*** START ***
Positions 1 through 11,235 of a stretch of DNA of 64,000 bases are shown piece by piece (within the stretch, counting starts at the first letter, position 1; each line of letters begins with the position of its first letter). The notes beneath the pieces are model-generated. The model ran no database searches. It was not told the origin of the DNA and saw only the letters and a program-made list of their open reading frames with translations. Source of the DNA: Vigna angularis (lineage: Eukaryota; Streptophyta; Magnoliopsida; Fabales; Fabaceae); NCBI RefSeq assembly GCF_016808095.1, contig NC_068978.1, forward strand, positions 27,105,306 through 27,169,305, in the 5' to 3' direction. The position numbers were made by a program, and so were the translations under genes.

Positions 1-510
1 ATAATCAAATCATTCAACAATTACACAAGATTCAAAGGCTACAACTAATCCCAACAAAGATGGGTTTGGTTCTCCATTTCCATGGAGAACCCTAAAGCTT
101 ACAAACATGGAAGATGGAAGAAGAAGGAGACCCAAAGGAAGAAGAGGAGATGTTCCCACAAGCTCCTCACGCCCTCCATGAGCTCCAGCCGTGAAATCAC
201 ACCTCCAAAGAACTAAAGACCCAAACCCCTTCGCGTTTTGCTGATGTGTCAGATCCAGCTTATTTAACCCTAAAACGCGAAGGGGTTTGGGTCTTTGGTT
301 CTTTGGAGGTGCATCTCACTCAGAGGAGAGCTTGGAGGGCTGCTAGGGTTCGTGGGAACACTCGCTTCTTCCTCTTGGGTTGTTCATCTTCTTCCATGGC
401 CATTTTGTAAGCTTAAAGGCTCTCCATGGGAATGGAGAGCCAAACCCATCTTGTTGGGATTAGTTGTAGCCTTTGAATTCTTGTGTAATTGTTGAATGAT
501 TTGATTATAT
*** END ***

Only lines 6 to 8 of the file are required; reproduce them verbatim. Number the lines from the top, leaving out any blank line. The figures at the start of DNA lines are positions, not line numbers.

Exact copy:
301 CTTTGGAGGTGCATCTCACTCAGAGGAGAGCTTGGAGGGCTGCTAGGGTTCGTGGGAACACTCGCTTCTTCCTCTTGGGTTGTTCATCTTCTTCCATGGC
401 CATTTTGTAAGCTTAAAGGCTCTCCATGGGAATGGAGAGCCAAACCCATCTTGTTGGGATTAGTTGTAGCCTTTGAATTCTTGTGTAATTGTTGAATGAT
501 TTGATTATAT